In fact, many studies have shown that sleep deprivation (whether due to self-induction, insomnia, untreated sleep apnea, or other sleep disorders) commonly leads to metabolic dysregulation. Poor sleep is associated with increased oxidative stress, glucose (blood sugar) intolerance (a precursor to diabetes), and insulin resistance. Extra time spent awake may increase the opportunities to eat, and sleeping less may disrupt circadian rhythms, leading to weight gain.
Losing sleep can result in having less energy for exercise and physical activity. Feeling tired can also make sports and exercising less safe, especially activities like weightlifting and or those requiring balance. While researchers are still working to understand this connection, it’s well known that exercise is essential to maintaining weight loss and overall health.
Getting regular exercise can improve sleep quality, especially if that exercise involves natural light. While even taking a short walk during the day may help improve sleep, more activity can have a more dramatic impact. Engaging in at least 150 minutes of moderate-intensity or 75 minutes of high-intensity exercise per week can improve daytime concentration and decrease daytime sleepiness.
In children and adolescents, the link between not getting enough sleep and an increased risk of obesity is well-established, although the reason for this link is still being debated. Insufficient sleep in children can lead to metabolic irregularities as discussed earlier, skipping breakfast in the mornings, and increased intake of sweet, salty, fatty, and starchy foods.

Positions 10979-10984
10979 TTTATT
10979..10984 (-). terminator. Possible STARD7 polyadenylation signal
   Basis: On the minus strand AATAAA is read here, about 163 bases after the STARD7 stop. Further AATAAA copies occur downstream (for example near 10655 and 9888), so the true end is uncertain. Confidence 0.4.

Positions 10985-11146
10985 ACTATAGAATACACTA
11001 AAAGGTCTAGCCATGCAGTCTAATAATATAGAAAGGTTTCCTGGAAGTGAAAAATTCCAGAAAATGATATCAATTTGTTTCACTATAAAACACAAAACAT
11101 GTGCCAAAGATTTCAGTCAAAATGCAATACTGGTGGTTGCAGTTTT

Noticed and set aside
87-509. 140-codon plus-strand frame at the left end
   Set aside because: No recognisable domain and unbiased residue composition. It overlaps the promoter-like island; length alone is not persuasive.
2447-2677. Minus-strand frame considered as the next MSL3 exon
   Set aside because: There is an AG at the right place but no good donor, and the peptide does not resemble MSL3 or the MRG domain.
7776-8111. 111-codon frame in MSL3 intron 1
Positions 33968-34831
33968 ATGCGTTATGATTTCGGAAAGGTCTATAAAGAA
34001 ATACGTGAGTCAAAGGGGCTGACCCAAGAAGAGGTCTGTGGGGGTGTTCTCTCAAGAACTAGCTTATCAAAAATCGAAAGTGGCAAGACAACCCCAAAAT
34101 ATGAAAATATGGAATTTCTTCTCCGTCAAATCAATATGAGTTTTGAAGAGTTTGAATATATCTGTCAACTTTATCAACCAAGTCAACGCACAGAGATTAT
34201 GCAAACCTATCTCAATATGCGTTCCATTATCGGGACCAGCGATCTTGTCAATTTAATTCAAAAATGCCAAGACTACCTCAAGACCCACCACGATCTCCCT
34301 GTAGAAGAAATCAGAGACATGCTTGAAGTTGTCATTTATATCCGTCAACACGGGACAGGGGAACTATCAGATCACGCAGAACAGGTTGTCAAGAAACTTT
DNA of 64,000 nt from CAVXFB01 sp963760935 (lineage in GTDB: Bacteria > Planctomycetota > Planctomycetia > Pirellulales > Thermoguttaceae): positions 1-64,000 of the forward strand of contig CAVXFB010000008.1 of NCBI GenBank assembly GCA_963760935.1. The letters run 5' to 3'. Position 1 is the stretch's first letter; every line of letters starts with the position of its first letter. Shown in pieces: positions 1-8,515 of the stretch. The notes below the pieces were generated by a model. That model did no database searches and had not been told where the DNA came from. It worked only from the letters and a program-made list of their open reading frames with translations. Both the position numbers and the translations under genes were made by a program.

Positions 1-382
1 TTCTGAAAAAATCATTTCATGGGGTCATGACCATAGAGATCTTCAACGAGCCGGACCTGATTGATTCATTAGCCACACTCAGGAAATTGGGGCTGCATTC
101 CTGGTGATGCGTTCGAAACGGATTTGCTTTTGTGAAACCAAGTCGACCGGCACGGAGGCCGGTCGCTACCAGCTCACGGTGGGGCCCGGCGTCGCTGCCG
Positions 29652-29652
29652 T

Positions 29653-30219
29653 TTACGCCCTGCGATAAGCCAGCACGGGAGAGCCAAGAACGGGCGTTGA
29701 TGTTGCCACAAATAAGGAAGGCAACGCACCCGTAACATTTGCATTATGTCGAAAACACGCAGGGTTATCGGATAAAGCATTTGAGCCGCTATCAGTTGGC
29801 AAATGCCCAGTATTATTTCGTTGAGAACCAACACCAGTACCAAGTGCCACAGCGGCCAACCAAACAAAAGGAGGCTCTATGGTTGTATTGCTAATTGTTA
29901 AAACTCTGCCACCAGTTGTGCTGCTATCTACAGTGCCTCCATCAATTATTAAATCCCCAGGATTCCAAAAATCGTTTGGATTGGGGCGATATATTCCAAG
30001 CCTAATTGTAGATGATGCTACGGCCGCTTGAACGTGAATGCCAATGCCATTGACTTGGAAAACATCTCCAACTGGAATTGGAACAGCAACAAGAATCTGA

In adults, the research is less clear. While a large analysis of past studies suggests that people getting less than 6 hours of sleep at night are more likely to be diagnosed as obese, it’s challenging for these studies to determine cause and effect. Obesity itself can increase the risk of developing conditions that interfere with sleep, like sleep apnea and depression. It’s not clear if getting less sleep is the cause of obesity in these studies, if obesity is causing the participants to get less sleep, or perhaps a mix of both. Even though more studies are needed to understand this connection, experts encourage improving sleep quality when treating obesity in adults.
Getting adequate, quality sleep is an important part of a healthy weight loss plan. Most importantly, research has shown that losing sleep while dieting can reduce the amount of weight lost and encourage overeating.
There are many ways to improve sleep. Here are a few research-based tips for sleeping better when you’re trying to lose weight:
Deciding if you should attempt to change your body weight is a personal decision best made with the guidance of your doctor. Don’t take all the health and weight loss information you read online at face value. Weight loss isn’t appropriate for everyone and doesn’t always mean better health. Remember that health is a lifelong journey that includes not only healthy habits but also having a healthy relationship with your body. If you’re considering weight loss, the National Institutes of Health offers a helpful resource for choosing a safe weight loss program.